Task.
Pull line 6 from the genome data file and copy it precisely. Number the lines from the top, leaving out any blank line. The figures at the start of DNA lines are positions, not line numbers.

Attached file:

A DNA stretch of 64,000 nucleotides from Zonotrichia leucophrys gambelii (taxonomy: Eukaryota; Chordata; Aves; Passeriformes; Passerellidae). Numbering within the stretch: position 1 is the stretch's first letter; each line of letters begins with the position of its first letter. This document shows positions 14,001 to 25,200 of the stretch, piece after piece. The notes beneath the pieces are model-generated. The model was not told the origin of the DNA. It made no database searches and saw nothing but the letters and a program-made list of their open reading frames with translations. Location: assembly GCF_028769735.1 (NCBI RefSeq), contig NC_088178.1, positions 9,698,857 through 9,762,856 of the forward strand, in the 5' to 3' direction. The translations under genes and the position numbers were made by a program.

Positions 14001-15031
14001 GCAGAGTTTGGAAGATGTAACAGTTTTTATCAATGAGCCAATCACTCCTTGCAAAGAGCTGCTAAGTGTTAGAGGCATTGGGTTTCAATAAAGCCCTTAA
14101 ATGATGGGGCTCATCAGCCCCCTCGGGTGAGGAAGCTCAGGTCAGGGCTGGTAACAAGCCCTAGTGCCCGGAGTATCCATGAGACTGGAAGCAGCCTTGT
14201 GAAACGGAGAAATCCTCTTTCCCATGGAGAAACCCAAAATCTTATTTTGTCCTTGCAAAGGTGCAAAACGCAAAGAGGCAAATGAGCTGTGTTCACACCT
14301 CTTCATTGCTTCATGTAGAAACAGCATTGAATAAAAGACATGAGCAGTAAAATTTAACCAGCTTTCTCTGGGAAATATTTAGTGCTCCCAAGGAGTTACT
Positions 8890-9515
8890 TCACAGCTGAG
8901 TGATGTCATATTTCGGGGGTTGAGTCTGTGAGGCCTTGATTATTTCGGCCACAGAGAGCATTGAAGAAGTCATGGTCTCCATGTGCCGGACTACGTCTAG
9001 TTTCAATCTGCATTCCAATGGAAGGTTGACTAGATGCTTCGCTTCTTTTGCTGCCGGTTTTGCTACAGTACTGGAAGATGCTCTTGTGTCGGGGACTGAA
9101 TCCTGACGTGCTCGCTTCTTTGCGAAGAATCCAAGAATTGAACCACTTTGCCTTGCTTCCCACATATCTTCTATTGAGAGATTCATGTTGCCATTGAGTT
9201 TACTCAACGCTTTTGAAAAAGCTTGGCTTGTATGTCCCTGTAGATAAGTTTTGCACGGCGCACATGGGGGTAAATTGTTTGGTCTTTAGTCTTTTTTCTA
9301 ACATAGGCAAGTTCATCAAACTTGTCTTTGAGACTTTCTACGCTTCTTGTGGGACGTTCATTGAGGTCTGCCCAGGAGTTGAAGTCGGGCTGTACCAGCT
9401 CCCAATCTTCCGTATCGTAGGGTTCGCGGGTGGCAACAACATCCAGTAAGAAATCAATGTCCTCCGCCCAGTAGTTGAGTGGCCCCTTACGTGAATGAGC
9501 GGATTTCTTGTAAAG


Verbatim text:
14301 CTTCATTGCTTCATGTAGAAACAGCATTGAATAAAAGACATGAGCAGTAAAATTTAACCAGCTTTCTCTGGGAAATATTTAGTGCTCCCAAGGAGTTACT